Data on replacement mutations in genes of disease patients exist in a variety of online resources. In addition, genome sequencing projects and individual gene sequencing efforts have led to the identification of disease gene homologs in diverse metazoan species. The availability of these two types of information provides unique opportunities to investigate factors that are important in the development of genetically based disease by contrasting long and short-term molecular evolutionary patterns. Therefore, we conducted an analysis of disease-associated human genetic variation for seven disease genes: the cystic fibrosis transmembrane conductance regulator, glucose-6-phosphate dehydrogenase, the neural cell adhesion molecule L1, phenylalanine hydroxylase, paired box 6, the X-linked retinoschisis gene and TSC2/tuberin. Our analyses indicate that disease mutations show definite patterns when examined from an evolutionary perspective. Human replacement mutations resulting in disease are over-abundant at amino acid positions most conserved throughout the long-term history of metazoans. In contrast, human polymorphic replacement mutations and silent mutations are randomly distributed across sites with respect to the level of conservation of amino acid sites within genes. Furthermore, disease-causing amino acid changes are of types usually not observed among species. Using Grantham's chemical difference matrix, we find that amino acid changes observed in disease patients are far more radical than the variation found among species and in non-diseased humans. Overall, our results demonstrate the usefulness of evolutionary analyses for understanding patterns of human disease mutations and underscore the biomedical significance of sequence data currently being generated from various model organism genome sequencing projects.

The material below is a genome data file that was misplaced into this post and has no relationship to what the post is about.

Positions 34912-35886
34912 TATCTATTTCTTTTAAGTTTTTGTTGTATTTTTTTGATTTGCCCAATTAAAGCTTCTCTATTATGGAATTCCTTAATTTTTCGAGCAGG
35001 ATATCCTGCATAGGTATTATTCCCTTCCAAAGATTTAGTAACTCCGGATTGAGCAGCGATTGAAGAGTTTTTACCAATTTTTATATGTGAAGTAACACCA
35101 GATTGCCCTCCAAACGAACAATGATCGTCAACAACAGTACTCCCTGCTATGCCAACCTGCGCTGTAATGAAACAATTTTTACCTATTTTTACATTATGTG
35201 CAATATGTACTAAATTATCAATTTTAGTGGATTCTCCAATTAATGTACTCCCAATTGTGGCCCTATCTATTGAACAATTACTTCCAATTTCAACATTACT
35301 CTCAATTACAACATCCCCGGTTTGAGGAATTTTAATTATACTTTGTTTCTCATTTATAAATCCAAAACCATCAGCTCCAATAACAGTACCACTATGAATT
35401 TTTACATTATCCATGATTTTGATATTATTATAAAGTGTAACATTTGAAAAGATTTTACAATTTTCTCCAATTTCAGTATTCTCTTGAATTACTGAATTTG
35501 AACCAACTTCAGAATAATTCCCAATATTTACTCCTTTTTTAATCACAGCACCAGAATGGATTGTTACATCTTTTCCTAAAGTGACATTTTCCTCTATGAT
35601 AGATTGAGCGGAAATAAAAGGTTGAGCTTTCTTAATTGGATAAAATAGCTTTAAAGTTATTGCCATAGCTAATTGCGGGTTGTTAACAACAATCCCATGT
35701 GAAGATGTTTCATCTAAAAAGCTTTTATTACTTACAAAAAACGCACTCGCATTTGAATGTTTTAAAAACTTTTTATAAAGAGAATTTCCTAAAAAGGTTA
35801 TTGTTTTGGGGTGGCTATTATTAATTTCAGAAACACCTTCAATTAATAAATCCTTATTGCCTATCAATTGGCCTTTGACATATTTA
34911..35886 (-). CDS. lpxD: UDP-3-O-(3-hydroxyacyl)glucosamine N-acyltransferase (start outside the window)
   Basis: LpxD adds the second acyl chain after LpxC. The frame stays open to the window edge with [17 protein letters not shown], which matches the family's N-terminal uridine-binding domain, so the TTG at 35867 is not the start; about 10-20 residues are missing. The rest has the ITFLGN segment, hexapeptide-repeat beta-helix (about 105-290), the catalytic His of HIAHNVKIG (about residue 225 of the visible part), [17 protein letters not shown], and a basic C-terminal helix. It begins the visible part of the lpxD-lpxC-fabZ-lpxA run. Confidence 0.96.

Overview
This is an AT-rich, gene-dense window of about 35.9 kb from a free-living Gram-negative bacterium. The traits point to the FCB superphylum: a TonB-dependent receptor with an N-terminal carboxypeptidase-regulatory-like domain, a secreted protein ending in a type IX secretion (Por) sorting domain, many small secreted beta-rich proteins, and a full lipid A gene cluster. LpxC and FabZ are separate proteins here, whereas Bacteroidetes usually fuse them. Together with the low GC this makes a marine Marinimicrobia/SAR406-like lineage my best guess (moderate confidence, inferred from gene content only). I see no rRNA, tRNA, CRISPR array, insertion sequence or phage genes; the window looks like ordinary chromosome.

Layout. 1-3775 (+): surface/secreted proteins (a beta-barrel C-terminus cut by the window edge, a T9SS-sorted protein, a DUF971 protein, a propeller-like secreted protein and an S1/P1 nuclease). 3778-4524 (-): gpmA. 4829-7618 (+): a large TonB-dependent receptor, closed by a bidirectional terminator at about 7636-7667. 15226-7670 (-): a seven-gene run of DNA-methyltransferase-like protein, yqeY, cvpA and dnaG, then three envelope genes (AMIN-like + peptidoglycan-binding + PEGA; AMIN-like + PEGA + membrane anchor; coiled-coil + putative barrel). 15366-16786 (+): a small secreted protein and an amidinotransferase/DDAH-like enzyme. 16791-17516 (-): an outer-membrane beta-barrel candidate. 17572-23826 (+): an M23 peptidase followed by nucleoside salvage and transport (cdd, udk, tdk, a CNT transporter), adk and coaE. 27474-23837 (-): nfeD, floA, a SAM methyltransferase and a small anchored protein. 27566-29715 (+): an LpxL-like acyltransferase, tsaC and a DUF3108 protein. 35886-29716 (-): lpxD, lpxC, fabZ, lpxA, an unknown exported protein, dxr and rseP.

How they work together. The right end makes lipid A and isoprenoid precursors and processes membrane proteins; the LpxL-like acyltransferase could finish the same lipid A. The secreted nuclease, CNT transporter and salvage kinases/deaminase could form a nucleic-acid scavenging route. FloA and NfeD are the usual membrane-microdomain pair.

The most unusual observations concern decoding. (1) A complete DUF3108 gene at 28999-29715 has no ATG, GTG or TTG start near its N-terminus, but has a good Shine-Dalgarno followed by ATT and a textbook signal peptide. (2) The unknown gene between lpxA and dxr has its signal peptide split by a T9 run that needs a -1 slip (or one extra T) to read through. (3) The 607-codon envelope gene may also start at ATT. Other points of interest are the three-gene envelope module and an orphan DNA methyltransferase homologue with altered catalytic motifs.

ASJC Scopus subject areas
- Molecular Biology